During the 2016/2017 academic year, Colorado Mesa University’s Programming Activities Council (PAC), the student organization in charge of events for students, saw less than two percent of the student population, which was 9,735 at the end of the fall semester, at their average activity. The average PAC event had 181 students in attendance.
The student-run organization, which receives a combined $204,443 yearly budget from CMU students’ fees, “provides high-quality entertainment to enrich the lives of students outside the classroom,” per their description on the CMU website.
CMU students, like at many universities, pay “student fees” every semester. These funds are used to pay for student organizations, some salaries and various projects across CMU. As of last year, students paid $5.94 per credit hour, so a student who enrolled last August and takes 15 credits a year, will pay $712.80 by the time they graduate, assuming there would be no increase in student fee rates.
PAC hosted 56 events last year, ranging from “PAC Pub Nights” to “Flapjack Fridays;” however, only one event reached over 1,000 students, about 13 percent of the student population. The American Authors concert in the fall of 2016 garnered 1,262 students in attendance, according to numbers provided by CMU Student Life. The rest of PAC’s events last year had less than 650 students in attendance.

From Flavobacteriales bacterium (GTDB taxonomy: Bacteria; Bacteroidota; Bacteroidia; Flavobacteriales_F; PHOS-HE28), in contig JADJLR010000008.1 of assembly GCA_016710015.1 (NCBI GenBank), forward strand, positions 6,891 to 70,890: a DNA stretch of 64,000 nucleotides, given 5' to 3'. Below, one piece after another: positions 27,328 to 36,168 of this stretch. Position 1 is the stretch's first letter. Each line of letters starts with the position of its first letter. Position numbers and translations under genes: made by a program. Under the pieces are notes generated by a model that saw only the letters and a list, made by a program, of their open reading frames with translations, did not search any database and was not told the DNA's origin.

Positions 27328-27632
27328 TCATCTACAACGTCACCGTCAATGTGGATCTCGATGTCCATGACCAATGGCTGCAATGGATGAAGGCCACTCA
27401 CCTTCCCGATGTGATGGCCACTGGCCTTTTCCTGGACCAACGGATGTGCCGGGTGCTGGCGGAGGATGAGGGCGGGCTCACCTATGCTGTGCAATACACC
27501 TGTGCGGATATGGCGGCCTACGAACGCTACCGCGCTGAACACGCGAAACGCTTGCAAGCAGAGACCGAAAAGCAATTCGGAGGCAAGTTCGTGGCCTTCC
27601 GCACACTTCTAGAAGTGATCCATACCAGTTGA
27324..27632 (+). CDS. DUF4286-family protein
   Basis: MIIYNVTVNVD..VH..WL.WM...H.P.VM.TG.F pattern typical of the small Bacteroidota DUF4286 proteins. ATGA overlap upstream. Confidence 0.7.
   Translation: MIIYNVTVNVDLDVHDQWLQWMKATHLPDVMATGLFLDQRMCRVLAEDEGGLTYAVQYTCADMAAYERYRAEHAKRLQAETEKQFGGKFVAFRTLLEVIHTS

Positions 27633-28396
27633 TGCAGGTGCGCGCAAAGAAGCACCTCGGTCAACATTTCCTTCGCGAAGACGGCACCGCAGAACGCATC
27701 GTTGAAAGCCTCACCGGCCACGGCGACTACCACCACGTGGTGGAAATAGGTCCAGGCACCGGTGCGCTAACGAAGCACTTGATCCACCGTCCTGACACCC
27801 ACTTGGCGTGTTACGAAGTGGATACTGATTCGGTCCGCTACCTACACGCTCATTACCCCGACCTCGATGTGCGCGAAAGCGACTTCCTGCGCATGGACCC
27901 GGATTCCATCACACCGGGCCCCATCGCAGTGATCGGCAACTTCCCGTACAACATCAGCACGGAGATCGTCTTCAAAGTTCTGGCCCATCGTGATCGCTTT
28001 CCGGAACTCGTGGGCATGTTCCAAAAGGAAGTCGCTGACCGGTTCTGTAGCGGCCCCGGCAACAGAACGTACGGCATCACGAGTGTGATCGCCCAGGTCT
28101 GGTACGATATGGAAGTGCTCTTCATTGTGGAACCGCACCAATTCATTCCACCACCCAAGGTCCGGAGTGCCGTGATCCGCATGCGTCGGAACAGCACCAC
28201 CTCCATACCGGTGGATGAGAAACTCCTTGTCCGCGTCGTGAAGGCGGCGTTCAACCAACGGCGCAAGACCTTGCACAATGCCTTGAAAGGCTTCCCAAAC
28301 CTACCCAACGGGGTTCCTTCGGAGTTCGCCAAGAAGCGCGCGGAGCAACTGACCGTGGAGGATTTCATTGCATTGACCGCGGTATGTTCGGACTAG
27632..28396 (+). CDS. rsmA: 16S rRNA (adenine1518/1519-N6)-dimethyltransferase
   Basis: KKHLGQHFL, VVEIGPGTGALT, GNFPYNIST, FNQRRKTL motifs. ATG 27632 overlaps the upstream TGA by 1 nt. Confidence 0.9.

Over the course of the year, PAC reached 3,684, nearly 38 percent, of the CMU student body. Of those students, 58 percent were likely to attend another event, on average, they were likely to attend four of PAC’s 56 events that year. The other 42 percent only went to one of PAC’s events over the course of the academic year.
PAC tracks their attendance by swiping students’ MavCards and utilizing OrgSync, a website designed for college campuses to organize student involvement.
PAC Chair Mel DiMinno says there are other factors to consider when analyzing success at PAC besides numbers, such as quality and the students’ enjoyment.
“Our main goal with PAC is versatility because I truly believe everyone at CMU has a tribe, even if they haven’t found it yet,” DiMinno said. “PAC sees it as one of their jobs to help people find their tribe.”
DiMinno says that in order to do that they host events for a versatile audience, such as “Pottery and Mocktails,” which is not intended to receive a large amount of students, but offer a niche activity. PAC’s records list 29 students in attendance at that event last year.
PAC’s 2016/2017 academic year started out the strongest, with 11 events in the month of August which totaled 3,434 students in attendance. However, as the year went on, CMU saw fewer events, and those events saw fewer attendees. The lowest of these was March, which had four events and 261 recorded students attending them, cumulatively.
“We’ve noticed that as students get more stressed with school, and classes and tests come up, they’re not as willing to give what extra time they have to this event they know nothing about,” DiMinno said.
DiMinno says that during this a “revamping” year for PAC, they plan to incentivize with prizes and contests and provide quality events rather than a large quantity of events.